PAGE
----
The basic story here is that during the Civil War bad guys found six pistols of otherworldly power. Eventually, the most dangerous weapon, the Sixth Gun, was lost. It has now been found and it is the hands of an innocent young woman. The bad guys are after her and the gun. Her only aid and companion is a gunfighter, Drake Sinclair, who has his own checkered past and history with the bad guys. If that all sounds a little like a Western "Lord of the Rings" that's ok. This series has enough character, novelty, excitement, action and mythology that it can embrace and shrug off that comparison and then steam along quite nicely on its own.
So far there have been 36 comics published. They have been collected in six trade paperback editions. Five editions have already been published. Number 5, "Winter Wolves", came out on September 18, 2013. Number 6, "Ghost Dance", which collects issues 30 through 35, will come out on February 5, 2014.
This current volume is a five-issue spin-off. General Oliander Hume was the head bad guy, and he died early on in the series, (or did he?). His four cutthroat accomplices are the "Sons of the Gun" who are featured in this release. Each of them has one of the guns and these are their stories. Each gun has its own unique dark power, so each gunman's story is different from the others'. At the outset the four sons of the gun have become scattered after General Hume's death. Each one gets a chapter as we follow his wandering and adventures and learn about his gun's unique power. After those four episodes, the sons are reunited and we are ready for the rest of the story to develop.Since these "four horsemen" feature heavily in the upcoming Volume 6, knowing their stories will add a lot to both understanding more about past issues and appreciating everything that is going on in Volume 6.
Now, all of that is very well, but it begs the question whether any of the issues are worth reading. I'm not a hugely knowledgeable fan of graphic novels and don't have a great depth or breadth of knowledge about the genre, but I can say that this series has been one that has maintained my interest and has been both rewarding and entertaining. On the plus side, each son is a unique and distinct character, so we get more than the same cowboy story over and over. The quality of the writing is very sophisticated and there are many arresting or compelling observations or bits of dialogue that make this a rewarding reading experience, which you might not otherwise expect from a graphic novel. On the negative side, some of these stories are extremely violent, (sort of "graphic violence" in a literal sense), and "The Sixth Gun" in general and this spin-off in particular trend toward horror/zombie/bloody mutant territory. These are not cowboy stories; this is basically horror in a cowboy setting.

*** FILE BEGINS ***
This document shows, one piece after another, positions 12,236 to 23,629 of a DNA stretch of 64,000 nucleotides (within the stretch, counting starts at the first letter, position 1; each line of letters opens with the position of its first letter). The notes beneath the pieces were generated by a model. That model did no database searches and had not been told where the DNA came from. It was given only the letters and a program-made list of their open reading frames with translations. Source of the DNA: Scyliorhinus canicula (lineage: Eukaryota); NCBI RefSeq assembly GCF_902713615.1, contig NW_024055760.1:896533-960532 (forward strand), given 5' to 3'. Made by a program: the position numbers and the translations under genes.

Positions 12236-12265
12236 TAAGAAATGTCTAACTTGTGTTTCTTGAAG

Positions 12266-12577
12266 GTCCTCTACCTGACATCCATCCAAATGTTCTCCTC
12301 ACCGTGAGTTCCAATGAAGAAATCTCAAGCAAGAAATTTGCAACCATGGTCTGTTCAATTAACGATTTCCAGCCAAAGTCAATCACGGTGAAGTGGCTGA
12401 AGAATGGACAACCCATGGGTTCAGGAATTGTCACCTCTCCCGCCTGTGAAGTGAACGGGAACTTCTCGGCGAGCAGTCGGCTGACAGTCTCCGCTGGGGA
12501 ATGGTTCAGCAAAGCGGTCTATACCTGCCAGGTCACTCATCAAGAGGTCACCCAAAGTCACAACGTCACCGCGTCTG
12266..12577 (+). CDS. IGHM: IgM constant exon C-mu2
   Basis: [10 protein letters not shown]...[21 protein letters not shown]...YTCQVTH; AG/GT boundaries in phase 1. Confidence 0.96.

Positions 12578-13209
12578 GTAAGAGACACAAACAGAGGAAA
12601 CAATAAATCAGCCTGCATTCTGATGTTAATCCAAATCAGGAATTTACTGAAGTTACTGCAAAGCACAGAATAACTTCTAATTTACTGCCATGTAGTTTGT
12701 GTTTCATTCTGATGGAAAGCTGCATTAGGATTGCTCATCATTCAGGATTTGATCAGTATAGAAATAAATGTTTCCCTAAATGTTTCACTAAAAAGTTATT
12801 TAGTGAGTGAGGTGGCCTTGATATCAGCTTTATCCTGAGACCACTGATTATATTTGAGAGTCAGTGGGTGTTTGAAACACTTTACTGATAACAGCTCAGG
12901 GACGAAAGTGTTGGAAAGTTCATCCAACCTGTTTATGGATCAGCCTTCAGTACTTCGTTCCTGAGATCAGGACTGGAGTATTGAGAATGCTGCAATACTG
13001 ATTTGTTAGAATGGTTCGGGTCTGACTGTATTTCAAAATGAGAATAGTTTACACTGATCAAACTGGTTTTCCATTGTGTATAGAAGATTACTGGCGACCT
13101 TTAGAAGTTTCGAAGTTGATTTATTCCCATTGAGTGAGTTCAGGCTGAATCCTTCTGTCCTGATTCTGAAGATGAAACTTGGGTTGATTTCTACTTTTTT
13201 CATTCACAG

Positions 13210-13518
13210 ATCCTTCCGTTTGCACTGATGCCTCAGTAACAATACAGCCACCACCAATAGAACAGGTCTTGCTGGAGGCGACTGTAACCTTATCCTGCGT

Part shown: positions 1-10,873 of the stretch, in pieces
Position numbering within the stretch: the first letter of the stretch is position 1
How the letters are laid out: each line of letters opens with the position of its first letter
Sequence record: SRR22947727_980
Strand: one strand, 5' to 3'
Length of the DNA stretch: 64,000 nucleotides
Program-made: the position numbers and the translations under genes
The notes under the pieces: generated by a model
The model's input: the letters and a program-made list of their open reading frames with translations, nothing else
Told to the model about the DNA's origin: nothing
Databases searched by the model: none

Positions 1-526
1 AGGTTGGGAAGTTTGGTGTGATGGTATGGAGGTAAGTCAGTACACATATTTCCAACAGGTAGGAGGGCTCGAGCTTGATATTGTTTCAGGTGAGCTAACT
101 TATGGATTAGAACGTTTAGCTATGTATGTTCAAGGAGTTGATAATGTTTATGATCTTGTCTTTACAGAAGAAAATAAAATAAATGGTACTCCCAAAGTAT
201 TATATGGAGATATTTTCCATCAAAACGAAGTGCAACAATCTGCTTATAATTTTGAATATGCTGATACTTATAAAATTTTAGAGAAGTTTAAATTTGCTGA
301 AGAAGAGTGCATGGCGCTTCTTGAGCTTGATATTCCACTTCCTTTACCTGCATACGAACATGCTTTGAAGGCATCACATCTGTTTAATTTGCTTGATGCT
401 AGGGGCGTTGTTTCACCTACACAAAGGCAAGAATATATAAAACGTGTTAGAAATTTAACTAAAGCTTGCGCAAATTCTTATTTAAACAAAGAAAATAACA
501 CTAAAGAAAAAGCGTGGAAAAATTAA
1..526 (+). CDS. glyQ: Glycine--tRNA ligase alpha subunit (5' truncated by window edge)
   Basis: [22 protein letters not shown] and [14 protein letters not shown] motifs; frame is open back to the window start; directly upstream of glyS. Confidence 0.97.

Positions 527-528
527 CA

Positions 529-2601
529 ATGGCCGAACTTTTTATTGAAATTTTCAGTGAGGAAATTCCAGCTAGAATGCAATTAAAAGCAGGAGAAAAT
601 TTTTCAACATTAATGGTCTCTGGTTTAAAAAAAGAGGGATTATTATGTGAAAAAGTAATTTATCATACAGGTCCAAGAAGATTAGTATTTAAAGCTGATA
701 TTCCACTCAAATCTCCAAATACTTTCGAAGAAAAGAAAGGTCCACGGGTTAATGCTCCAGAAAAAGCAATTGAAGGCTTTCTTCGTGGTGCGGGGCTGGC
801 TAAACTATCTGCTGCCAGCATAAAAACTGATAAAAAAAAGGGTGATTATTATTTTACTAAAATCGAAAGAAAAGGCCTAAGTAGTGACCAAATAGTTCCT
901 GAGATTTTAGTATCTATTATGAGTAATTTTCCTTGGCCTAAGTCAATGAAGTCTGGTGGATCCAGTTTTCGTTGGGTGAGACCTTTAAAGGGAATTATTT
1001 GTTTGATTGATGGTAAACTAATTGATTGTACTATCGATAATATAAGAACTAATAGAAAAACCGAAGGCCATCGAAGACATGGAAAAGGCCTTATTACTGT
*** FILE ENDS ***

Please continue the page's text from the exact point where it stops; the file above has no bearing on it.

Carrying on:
That said, these are interesting guys, as tormented bad guys often are, and they easily fill out this spin-off. If you're into the whole series you pretty much have to read it, and you'll want to anyway. If you are new to the series this isn't a bad way to sneak up on it from the side and get its flavor. To me, a happy addition to the canon.